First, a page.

Umajin’s IoT “Software Factory” brings pre-built modules, automation and AI to the process of rapidly creating complete IoT solutions. Working prototypes can be available in a few days, and a fully functional demonstration solution in a few weeks.
The Internet of Things has seen a lot of hype, but fewer success stories. Low cost system-on-chip modules that incorporate microcontrollers, sensors, cameras, and networking chips open up a wide range of opportunities for IoT. However, in addition to connecting various sensors devices, solutions typically require the development of embedded firmware, cloud services, connections to other systems, and control systems and dashboards running on smartphones or PCs. Building a complete solution requires multiple suppliers and development tools, and some of these tools, such as GE’s Predix, are complex and expensive to learn to use.
Umajin IoT “Software Factory” uses a fundamentally more efficient process. Business teams, together with system integrators or development partners, can work simultaneously on the multi-user collaborative visual editor. Pre-built, high performance building blocks provide a wide range of capabilities, such as Bluetooth, RFID readers, online and offline maps, voice and gesture control, image processing, and configurable dashboards. The library can easily incorporate existing and custom modules and plugins, making these easily available for reuse by the team. A cloud appliance enables the ingestion and analysis of IoT data and secure connections to other systems. The core engine used by Umajin is designed for broad range of enterprise applications, and incorporates AI to automate many typically tedious programming tasks. Hence, Umajin provides a single platform for developing embedded device firmware, dashboards and control panels on smartphones and PCs, as well as the cloud services for data analysis.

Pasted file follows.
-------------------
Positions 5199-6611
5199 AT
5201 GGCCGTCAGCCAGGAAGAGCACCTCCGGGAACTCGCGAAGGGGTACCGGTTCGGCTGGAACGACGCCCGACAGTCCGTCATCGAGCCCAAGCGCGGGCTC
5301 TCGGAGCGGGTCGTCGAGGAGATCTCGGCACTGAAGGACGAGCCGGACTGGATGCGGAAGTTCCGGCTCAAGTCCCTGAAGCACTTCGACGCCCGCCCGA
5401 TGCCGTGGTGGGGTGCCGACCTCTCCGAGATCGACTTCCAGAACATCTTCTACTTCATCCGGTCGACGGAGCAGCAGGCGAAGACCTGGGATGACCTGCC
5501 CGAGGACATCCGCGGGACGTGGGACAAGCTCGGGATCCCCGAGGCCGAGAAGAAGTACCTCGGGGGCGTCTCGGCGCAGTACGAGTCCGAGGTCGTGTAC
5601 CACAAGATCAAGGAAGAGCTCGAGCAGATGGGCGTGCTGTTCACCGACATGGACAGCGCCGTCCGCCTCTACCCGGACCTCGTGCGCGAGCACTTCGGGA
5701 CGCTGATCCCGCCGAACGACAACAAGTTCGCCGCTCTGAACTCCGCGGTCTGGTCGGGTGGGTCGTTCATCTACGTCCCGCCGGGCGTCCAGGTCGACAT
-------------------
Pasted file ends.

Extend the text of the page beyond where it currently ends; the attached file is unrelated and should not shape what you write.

The Umajin platform has been built over the last 15 years through a series of projects funded by companies like Intel, Microsoft, HP, Dell and Sony. The company has established a deep IP portfolio and now has an end-to-end solution for building software—our “Software Factory”. There are more than 75 core technology elements that make up the platform.
The Umajin “Software Factory” for IoT solutions makes it very cost effective to rapidly develop a complete solution to address an identified customer opportunity, evaluate the solution in the customer’s environment, refine it if necessary, and then roll out at scale. Development time is typically reduced more than 90%. Once a solution goes into deployments, Umajin’s architecture easily scales to support millions of devices.
Examples of Umajin “Software Factory” IoT Solutions
Smart Buildings — Indoor Location Services: This solution uses a 3D “fingerprint” of RF signals in a building and an AI algorithm running in the cloud to determine location in a building with 99% accuracy. Current use cases include “alert buttons” and asset tracking. Alert buttons can send texts or other messages to a response team when an individual needs assistance. Asset tracking can be displayed on a map of the property, allowing assets to be managed and utilized more efficiently. Umajin’s “Software Factory” was used to build the embedded firmware in the alert buttons, asset tracking devices, and RF scanning equipment, the cloud-based machine learning algorithm for analyzing location, the dashboards and alerting, as well as the orchestration of the entire process.